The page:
Self-driving cars and iced tea
It’s become a running gag with my friends now: I don’t drink alcohol so when someone asks me if I want something to drink, my answer is always « an iced tea ». So whenever my friends see me in front of a half-empty bottle of iced tea, ranting about self-driving cars and how they are gonna change the world, they say « and here we go, he’s at it again! ». And guess what I just drank…
Once upon a time
Back in the fifties, when people imagined the future of transportation, they thought of flying cars. That’s probably because the invention of the computer had not been revealed to the public yet. But everyone could see the innovation in the sky during World War II. Sixty years later, we have portable computers that can fit into a car, and we have artificial intelligence. Sure it’s not ready (yet) to take over us in the food chain. But it is certainly almost ready to replace us behind the steering wheel.
And when I say almost, I mean it. A lot of people imagine it’s gonna take at least 10 more years to see completely autonomous cars on our roads. But I’m ready to bet it won’t take 5. Not only because the technology is already much more advanced than what most of us imagine. But also because it’s going to progress exponentially faster once more and more people start to realize how important it is.
I read an article the other day about the French government officially allowing self-driving prototypes on the road… sorry VDPTC’s for Partial or Total Driving Delegation Vehicles in French – an acronym to make Elon Musk proud. One of the reasons for pushing this new legislation is that they think self-driving cars are going to be the future of the automotive industry.
Are you serious? That’s it? The automotive industry? OK, let’s talk about our lives for a while.
I live a mere 35 kilometers away from my former office in downtown Brussels. And to get in the office, I had to choose between:
- spending at least 1h30 stuck in traffic, in my car, doing nothing but drive
- spending the same 1h30 in trains and subways, being able to actually do something productive on the way, but forced to walk, wait and switch between trains
- getting a motorbike driving licence and the bike that goes with it, hoping to get there in half the time… if I get there alive
Well, I ended up choosing the third solution, at least when the weather is with me. But the point is there could soon be a solution that:
- gets me in the office faster, since self-driving cars can fluidify traffic (we’ll come back later to how they can do that)
- gets me there safely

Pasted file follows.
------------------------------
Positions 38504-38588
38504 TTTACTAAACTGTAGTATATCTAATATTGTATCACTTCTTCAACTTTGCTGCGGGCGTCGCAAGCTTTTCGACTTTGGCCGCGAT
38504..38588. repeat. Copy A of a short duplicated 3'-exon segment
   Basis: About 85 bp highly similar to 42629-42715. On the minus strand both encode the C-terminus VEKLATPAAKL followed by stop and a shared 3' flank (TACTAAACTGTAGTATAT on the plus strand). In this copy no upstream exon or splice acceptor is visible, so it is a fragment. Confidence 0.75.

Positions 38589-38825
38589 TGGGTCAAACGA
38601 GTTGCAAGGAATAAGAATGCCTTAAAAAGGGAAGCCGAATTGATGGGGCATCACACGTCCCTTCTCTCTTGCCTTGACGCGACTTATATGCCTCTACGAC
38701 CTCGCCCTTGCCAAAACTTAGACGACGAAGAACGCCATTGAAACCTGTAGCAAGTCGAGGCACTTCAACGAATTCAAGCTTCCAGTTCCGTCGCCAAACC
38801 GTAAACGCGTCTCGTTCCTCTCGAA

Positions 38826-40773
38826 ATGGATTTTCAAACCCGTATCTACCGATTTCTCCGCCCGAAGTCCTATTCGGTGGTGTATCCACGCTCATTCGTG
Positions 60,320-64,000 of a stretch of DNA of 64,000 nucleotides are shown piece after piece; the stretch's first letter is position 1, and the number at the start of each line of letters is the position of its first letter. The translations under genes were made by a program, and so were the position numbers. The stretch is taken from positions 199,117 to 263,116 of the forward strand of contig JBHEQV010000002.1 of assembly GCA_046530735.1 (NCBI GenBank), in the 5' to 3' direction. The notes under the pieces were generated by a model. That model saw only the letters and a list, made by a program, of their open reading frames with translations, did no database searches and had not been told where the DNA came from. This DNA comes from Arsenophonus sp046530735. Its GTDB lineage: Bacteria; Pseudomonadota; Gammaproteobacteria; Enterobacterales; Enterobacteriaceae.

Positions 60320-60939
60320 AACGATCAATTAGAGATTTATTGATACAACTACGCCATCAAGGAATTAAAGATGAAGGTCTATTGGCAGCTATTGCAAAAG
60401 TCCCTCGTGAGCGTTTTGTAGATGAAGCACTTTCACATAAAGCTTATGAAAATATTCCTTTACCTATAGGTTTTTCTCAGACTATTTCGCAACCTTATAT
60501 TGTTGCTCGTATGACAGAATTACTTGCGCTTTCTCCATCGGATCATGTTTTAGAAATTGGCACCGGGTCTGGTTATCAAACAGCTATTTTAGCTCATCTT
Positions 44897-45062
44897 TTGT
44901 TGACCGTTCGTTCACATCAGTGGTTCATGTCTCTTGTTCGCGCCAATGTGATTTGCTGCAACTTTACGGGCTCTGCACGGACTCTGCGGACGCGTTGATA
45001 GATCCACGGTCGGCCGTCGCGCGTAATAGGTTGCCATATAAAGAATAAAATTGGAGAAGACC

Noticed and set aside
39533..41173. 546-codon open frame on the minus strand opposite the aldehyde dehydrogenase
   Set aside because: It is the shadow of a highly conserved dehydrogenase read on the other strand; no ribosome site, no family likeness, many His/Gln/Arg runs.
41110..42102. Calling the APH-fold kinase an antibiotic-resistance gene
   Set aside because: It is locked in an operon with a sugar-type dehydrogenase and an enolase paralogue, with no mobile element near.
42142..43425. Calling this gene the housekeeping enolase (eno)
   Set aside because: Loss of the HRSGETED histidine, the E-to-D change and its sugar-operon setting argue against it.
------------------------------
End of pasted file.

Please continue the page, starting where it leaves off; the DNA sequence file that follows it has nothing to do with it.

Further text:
- lets me do productive stuff on my way
- takes me from door to door
In a world like that, do you think we would still need commuter trains? Or to spend 10 to 12 hours away from our home for work? Do you think we would need as many paramedics and emergency rooms? What about subways and other public transportation networks that our governments are busy pouring hundreds of millions of tax dollars into?
A new kind of freedom
Now let me ask you this: why do you own your car, instead of renting or borrowing one every time you need one? Because of the flexibility, because wherever you are, whenever you want, you want to take your keys and go wherever you want, as fast as physically possible. And for that flexibility, for that freedom, you are ready to take on debt over several years, to buy a car that sits in your garage at least two thirds of the time. It is there rotting on its wheels, losing value like crazy, costing you maintenance, and gas, and repairs so that you can enjoy this flexibility.
Now imagine a world in which wherever you are, you can summon a car and by the time it would take you to find your keys between the couch cushions, it is there, ready to take you and drop you straight at your destination.
Let’s say your destination is the grocery store. Normally you would park your own car in the parking lot, so that you can find it back when you come out of the store. So that you can use it to bring all your shopping back to your place. But remember, you can summon a car to take you back home whenever you want.
You might think this already exists: it’s called a taxi, but it costs a hell of a lot. And of course it does. Because those people doing nothing else than driving you around need to be paid. And they are in limited supply. And and their cars need to be maintained. Electric cars and Ubers have slightly decreased that cost, but it’s still very much impractical.
But in a world where most cars are electric and self-driving (assuming self-driving cars are way easier done with electric cars), forget about parking lots and all the wasted space. Forget about the need to own your car. The maintenance cost goes way down since there are very few moving parts in an electric car. Same for the gas cost that is replaced by electricity that costs way less.
I already said it, my drink of choice is iced tea, and there’s a reason to that: I don’t drink alcohol. But for those who do, name one thing that limits your partying and your drinking habits, if not the necessity to drive back home at some point. What is gonna happen with your limits when you can be driven around safely, and when you don’t even need to remember where your home is, because your car remembers it for you? What is going to happen to road cops? And what about the business of those bars and clubs that get you drunk?